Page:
Sri Lanka's forest cover is decreasing rapidly

Rotary Sri Lanka to plant one million trees and help Sri Lanka grow back its forests to support future generations.

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We are Rotarians partnered with like-minded organizations

Thousands of Rotarians, their family members and friends are helping to plant One Million trees.

Trying to get back what we lost

Our Vision

Healthy living through a greener environment. We hope not only to see more trees being planted, but also that this process will inspire people to keep looking for more ways to make a difference and make their life more sustainable.

Our Mission

To have a greener environment for future generations by inspiring, engaging and supporting people to take personal responsibility for the environment, making it safe, healthy and sustainable and to share the process as a model for the country.

About Us
One Million Tree Story

Helping to regain lost green cover for now and future

One of the most serious environmental issues affecting Sri Lanka is the deforestation of its land. According to a UN country report, Sri Lanka’s forest coverage has reduced drastically from 53% in 1990 to 29% in 2012 and this is corroborated by statistics maintained by the Ministry of Environment and Natural Resources. Rotary Sri Lanka in partnership with Hayleys PLC launched an ambitious project in Sri Lanka to plant one million trees and play its part in helping Sri Lanka grow back its forests to support future generations.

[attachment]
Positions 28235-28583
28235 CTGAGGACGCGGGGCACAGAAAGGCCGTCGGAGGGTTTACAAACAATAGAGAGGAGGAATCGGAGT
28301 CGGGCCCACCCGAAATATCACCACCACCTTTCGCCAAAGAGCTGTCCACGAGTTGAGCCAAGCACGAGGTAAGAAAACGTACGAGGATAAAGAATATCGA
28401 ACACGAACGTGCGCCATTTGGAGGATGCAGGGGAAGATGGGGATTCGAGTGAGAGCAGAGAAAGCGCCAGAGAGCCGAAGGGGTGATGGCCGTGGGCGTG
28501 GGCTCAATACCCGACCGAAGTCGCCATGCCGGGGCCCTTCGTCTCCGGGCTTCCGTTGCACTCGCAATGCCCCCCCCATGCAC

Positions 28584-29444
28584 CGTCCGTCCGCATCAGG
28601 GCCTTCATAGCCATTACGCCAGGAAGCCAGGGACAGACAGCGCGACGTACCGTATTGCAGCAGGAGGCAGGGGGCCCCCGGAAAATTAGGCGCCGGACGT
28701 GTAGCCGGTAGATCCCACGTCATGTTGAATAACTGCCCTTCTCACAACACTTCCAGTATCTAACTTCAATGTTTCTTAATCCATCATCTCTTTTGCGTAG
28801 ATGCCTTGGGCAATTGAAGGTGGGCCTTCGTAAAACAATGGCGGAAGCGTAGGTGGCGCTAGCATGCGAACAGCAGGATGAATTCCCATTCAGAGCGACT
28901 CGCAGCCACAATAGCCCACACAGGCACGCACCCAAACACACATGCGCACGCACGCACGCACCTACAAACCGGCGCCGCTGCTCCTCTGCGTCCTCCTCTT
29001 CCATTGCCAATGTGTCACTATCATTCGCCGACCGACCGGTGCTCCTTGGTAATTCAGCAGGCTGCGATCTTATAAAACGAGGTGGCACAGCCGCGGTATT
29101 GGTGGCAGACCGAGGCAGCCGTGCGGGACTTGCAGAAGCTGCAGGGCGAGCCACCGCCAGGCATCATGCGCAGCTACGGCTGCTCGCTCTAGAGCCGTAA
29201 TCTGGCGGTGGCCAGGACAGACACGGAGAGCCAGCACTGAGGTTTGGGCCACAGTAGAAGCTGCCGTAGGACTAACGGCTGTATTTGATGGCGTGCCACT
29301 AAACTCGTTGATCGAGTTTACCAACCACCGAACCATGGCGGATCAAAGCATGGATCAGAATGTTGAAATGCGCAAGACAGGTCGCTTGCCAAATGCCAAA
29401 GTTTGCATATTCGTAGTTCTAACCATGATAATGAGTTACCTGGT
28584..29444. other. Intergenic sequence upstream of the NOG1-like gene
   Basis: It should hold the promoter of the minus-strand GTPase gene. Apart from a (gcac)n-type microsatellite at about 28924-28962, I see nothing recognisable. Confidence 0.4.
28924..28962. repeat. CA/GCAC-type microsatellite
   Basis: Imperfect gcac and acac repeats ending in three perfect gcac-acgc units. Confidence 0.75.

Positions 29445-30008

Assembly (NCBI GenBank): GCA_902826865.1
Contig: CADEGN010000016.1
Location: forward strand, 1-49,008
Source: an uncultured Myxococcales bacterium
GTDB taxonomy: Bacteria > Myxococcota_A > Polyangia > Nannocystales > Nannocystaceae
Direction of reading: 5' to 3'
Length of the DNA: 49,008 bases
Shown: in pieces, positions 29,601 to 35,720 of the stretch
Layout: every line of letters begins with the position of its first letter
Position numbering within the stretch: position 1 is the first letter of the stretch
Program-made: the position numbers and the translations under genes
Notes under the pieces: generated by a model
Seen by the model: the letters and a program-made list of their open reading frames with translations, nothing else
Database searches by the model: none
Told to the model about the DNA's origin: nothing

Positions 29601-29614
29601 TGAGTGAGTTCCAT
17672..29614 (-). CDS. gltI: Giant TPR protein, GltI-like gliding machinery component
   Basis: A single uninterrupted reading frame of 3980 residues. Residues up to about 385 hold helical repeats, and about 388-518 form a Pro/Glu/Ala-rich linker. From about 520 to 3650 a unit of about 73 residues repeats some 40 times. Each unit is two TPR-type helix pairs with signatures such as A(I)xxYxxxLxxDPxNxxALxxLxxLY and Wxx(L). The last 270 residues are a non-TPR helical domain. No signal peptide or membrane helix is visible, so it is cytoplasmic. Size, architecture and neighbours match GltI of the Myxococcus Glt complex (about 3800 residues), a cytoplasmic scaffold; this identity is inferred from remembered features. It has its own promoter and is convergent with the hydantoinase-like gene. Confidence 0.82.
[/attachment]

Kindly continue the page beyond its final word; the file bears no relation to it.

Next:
In order to ensure the optimum possibility of the trees surviving and contributing to the increased forest cover we have embarked on a number of key initiatives in the project. The trees will be planted in specific geographic areas within the Hayleys plantations. Different species of trees have been identified for each planting site. Rotary Sri Lanka will be responsible for the marketing of the trees and Hayleys will undertake the planting and nurturing of the trees. The cost of sponsorship of a tree is Rs. 100/ -. This includes the cost of the plant and general maintenance for five years. The project offers many organisations and corporates a great opportunity to be a part of a unique public-private sustainability project and help grow our forests that will benefit future generations of Sri Lankans.
The year under review has been another challenging one and yet it has still brought us some rich rewards for our perseverance. The year began on a rather dismal note with the severe drought once again affecting the planting of trees. After almost a whole year of no rain we suddenly had a breakthrough and the rains came in mid-July 2019 and lasted until November. “The Project achieved a significant milestone during the month of November 2019 when it completed the planting of all the trees sold to date as at 30 November 2019. The rains from August to November were a great boon to the project which is now back on track with the completion of the initial target of 150,000 trees and by the end of December 2019 we had 178,000 trees planted.”
Our forest cover is decreasing

Depletion of natural forest cover during five successive surveys

The percentage of forest land area in green ( source: FAO )











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